Want to teach? Break a leg!

Tidal pool.  Photo: Joseph G. Brin

In grade school, the rare sighting of my teacher in the grocery store, evoked intense excitement as if I had encountered something almost forbidden, an exotic bird strutting and feeding outside its natural classroom habitat.

Teaching is a magical conjuring that soars like a bird between sensitivity and bombast, and then swoops down to alight on a branch, hopping from wisdom to new beginnings. It is, undeniably, a kind of performance.

Select phrases collected from my teachers glint in the sun, standing out over time like smooth white pebbles on the beach. Many of these pebbles in my collection come from the enormously talented and beloved architect/teacher Jim “Fitz” Fitzgibbon at Washington University School of Architecture. The sheer force of his expansive personality, creativity, and energetic teaching bowls me over to this day. He always had a careful, skeptical ear for the jargon-ridden presentations student architects are prone to. You could hear him bellowing from across the hall:

“What’s the Big Idea?”

“That’s just rubberized geometry!”

“Some places reek of design. I tell you, I couldn’t wait to get out of there!”

Fitz once told me, in his cramped office, “Students learn at ninety degrees from what you teach.” So you pour your heart and soul into it but exactly what is fully received and when is beyond your control. Fitz regaled us with many, often hilarious, stories so we knew his background–working with Bucky Fuller and Matthew Nowicki and that he had been part of a progressive North Carolina design crowd. In all that time he didn’t show us any of his own impressive, wide-ranging work–until the semester was over and we were onto different teachers.

One warm spring evening we were then invited to his and Margaret’s house for dinner. The path up to their brick house in St. Louis was lined with Japanese paper lanterns glowing with candlelight. Inside, a treasure trove of his wonderful drawings, speculations on the life and customs of ancient civilizations as well as other design paraphernalia, inspirations, and constructions.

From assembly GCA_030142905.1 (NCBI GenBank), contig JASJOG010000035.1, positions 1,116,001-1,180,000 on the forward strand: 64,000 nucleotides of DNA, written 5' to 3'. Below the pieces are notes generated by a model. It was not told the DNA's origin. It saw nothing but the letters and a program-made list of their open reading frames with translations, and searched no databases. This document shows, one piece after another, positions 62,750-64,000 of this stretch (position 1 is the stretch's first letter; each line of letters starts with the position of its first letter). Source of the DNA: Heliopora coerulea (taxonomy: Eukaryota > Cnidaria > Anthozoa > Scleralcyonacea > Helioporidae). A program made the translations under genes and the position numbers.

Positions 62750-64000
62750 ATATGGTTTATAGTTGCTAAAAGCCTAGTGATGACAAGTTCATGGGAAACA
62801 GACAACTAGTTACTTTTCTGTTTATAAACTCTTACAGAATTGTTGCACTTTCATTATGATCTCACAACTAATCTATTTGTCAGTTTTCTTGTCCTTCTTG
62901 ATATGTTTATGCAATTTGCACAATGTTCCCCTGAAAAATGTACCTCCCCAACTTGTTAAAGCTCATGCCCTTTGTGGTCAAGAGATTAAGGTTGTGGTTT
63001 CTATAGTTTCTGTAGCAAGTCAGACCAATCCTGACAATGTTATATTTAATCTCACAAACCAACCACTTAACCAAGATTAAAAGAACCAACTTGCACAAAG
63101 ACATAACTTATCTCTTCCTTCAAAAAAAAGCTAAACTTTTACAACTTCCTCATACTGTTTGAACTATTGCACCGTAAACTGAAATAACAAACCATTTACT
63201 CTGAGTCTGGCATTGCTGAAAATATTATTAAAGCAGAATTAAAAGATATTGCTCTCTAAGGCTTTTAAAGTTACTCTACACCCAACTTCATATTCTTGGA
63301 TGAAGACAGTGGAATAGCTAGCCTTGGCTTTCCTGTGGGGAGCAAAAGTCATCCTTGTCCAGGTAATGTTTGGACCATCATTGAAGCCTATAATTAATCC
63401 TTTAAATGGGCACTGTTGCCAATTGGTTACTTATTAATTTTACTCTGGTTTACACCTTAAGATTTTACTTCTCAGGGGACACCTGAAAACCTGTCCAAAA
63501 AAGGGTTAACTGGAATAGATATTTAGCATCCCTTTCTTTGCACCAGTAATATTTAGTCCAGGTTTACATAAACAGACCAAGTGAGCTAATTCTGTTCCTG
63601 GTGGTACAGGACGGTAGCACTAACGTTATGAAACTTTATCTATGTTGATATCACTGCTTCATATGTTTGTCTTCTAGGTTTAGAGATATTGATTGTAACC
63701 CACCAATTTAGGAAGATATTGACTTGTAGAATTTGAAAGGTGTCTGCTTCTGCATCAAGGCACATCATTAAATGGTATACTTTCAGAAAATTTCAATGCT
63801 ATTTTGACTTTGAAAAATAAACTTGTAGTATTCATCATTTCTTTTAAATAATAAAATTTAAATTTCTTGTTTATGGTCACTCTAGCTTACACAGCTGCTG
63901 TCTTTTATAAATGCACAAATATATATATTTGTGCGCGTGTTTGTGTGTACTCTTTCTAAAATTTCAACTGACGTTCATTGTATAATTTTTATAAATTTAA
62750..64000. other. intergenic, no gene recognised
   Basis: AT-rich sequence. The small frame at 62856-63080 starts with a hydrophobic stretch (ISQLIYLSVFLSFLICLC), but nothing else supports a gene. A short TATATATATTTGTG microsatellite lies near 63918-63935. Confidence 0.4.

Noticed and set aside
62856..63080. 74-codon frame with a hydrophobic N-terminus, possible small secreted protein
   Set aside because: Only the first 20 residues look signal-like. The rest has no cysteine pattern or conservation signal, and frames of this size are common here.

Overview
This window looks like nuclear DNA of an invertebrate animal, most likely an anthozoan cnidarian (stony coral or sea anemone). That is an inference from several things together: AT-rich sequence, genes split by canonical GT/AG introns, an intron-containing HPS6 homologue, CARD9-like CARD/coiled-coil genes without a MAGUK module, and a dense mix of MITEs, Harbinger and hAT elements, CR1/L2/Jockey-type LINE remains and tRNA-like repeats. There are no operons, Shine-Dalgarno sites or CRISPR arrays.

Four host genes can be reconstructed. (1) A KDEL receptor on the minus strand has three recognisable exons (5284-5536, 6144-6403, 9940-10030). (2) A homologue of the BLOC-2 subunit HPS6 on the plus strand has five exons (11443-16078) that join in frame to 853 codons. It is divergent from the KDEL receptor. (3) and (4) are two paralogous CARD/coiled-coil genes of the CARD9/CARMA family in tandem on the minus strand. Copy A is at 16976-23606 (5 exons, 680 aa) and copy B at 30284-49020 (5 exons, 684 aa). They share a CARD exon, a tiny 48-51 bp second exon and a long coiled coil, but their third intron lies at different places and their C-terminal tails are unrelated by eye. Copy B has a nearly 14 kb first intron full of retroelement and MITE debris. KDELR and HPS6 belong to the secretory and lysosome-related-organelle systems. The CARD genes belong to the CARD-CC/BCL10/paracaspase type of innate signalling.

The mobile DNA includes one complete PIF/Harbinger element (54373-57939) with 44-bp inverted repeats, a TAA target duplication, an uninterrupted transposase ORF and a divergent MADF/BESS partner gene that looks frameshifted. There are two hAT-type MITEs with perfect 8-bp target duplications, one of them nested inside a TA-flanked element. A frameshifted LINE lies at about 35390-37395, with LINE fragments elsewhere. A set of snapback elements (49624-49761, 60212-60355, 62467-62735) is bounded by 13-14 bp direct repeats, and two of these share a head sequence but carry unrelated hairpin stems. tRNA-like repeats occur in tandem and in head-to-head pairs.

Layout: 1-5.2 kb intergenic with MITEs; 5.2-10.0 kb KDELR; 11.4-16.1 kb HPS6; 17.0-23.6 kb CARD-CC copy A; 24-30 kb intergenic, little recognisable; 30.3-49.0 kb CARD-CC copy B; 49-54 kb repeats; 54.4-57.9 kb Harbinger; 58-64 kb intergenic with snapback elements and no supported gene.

M_Lantern Path_small final versionLantern lined path

In retrospect, it was truly noble of him to teach through us and our work rather than first showing off his great stuff then challenging, “Ok, now let’s see what you can do.”

Early one semester he strode to the pinup wall and, without a word, started tearing down our drawings. He covered his eyes as if the sight of these terrible architectural plans was just too much for him to bear. Jaws dropped. Turns out he pulled this melodramatic stunt every year. So much for precious student designs! Don’t approve? Ok, then, how else do you loosen up hesitant, young designers?

One afternoon during a desk crit, Fitz suddenly took off his shoe. He started drawing with its dirty edges exclaiming to the hapless student, “Come on!” as he cracked his familiar smile and burst out in loud guffaws, boisterous as ever.

So who cares that we are now surrounded by iLaptops, iPhones, and iPads in the teaching arena. Someday all those gorgeous tools will look like silly wood pencils, tracing paper and plastic triangles, anyway. Teaching is Theater and don’t you forget it!

Never will, Fitz, never will.

Joseph G. Brin is an architect, fine artist and teacher based in Philadelphia, PA. He is writing a graphic novel on Al Capone to be published on Kindle. Brin is also collaborating with Jordan Gil, exhibit designer, on a new project harnessing the power of art and strategic design for a bully-free Philadelphia called “B. Free.” (http://bfreephiladelphia.wordpress.com)

James Walter Fitzgibbon, Architect:


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